College of Liberal Arts & Sciences

From genome to gene expression: Understanding protein interactions and host-pathogen interactions

Feb 15, Thu 2007
12:00pm - 1:00pm, 2001 Mallott

Huiying Li

UCLA-DOE Institute for Genomics and Proteomics


Genome-scale reconstruction of protein-protein interaction networks proves an efficient strategy for gathering functional information about proteins which cannot be characterized using homology-based methods alone. By examining linkages between characterized and unknown (or hypothetical) entities, individual proteins or logical protein groups can be assigned putative function based on the ‘guilt-by-association’ principle, within the context of the network. Such large-scale interactome models also provide information about local and global relationships between gene products, and can be used to elucidate novel pathways, study cellular behavior, or predict outcomes based on possible propagation routes of effects exerted by small molecules.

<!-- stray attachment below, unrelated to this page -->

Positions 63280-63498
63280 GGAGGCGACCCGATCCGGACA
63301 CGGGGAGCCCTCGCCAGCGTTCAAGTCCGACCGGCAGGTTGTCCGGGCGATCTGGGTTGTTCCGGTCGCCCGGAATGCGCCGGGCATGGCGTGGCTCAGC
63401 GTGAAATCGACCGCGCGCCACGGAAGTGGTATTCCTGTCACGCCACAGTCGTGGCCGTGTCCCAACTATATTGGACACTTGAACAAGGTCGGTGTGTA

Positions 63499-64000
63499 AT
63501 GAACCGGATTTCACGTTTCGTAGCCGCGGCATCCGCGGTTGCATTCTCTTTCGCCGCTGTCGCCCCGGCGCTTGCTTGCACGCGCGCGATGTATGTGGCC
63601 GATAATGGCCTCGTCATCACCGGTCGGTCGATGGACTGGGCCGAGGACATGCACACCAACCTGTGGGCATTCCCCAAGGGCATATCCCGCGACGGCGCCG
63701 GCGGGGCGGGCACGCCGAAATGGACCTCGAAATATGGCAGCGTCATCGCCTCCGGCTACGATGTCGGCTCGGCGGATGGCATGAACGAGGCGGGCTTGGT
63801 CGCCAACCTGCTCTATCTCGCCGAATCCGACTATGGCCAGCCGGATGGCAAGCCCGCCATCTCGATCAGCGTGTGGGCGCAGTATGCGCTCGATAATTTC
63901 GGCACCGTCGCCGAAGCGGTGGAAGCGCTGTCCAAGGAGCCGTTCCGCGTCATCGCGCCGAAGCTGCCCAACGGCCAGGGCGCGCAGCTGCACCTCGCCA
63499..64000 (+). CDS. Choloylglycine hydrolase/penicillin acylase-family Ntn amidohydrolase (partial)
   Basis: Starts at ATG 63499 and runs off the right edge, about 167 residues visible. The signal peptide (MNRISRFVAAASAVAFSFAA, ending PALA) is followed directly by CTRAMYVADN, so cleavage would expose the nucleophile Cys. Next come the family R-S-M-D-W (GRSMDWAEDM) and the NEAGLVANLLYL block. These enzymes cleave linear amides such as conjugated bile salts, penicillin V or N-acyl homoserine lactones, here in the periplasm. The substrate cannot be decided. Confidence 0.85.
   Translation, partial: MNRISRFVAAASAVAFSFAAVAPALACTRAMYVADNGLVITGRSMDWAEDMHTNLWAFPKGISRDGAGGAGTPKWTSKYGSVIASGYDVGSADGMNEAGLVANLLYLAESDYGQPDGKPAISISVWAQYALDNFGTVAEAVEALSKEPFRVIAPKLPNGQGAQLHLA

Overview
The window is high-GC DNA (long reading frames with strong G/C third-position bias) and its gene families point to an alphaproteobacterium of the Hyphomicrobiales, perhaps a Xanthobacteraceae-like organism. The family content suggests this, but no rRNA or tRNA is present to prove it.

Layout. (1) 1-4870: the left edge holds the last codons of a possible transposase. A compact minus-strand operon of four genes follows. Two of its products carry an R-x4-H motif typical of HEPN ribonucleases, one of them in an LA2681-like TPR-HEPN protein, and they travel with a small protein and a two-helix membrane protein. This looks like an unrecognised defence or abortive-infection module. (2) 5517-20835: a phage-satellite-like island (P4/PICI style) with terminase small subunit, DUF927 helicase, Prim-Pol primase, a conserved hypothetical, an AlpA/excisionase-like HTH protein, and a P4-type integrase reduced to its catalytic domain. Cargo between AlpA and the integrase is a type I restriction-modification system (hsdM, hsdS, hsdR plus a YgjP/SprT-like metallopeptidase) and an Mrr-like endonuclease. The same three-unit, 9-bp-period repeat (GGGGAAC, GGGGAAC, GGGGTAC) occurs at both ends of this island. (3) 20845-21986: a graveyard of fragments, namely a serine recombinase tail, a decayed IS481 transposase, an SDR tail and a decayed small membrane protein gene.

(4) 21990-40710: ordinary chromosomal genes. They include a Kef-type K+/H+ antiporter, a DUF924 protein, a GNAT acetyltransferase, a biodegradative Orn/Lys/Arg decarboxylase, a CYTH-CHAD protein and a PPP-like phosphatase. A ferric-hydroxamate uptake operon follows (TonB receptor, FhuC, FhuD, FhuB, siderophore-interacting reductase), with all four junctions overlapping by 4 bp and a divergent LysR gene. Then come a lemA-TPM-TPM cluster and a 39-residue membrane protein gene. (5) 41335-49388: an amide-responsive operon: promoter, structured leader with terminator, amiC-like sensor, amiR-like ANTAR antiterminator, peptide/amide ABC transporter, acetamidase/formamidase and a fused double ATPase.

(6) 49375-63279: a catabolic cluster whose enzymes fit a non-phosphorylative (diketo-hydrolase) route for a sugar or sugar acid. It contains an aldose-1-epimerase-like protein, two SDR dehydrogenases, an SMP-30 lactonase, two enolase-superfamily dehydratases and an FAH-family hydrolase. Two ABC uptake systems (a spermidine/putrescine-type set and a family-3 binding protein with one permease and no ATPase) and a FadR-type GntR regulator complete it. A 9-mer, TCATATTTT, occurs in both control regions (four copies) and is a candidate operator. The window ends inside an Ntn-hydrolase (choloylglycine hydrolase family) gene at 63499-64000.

1.      Huiying Li, Matteo Pellegrini, David Eisenberg.  Detection of parallel functional modules by comparative analysis of genome sequences.  Nature Biotechnology, 23(2):253-260 (2005).

2.      Philip T. Liu, Steffen Stenger, Huiying Li, et al.  Toll-like receptor triggering of a vitamin D-mediated human antimicrobial response.  Science, 311:1770-1773 (2006).

One of 34 U.S. public institutions in the prestigious Association of American Universities
44 nationally ranked graduate programs.
—U.S. News & World Report
Top 50 nationwide for size of library collection.
23rd nationwide for service to veterans —"Best for Vets," Military Times
KU Today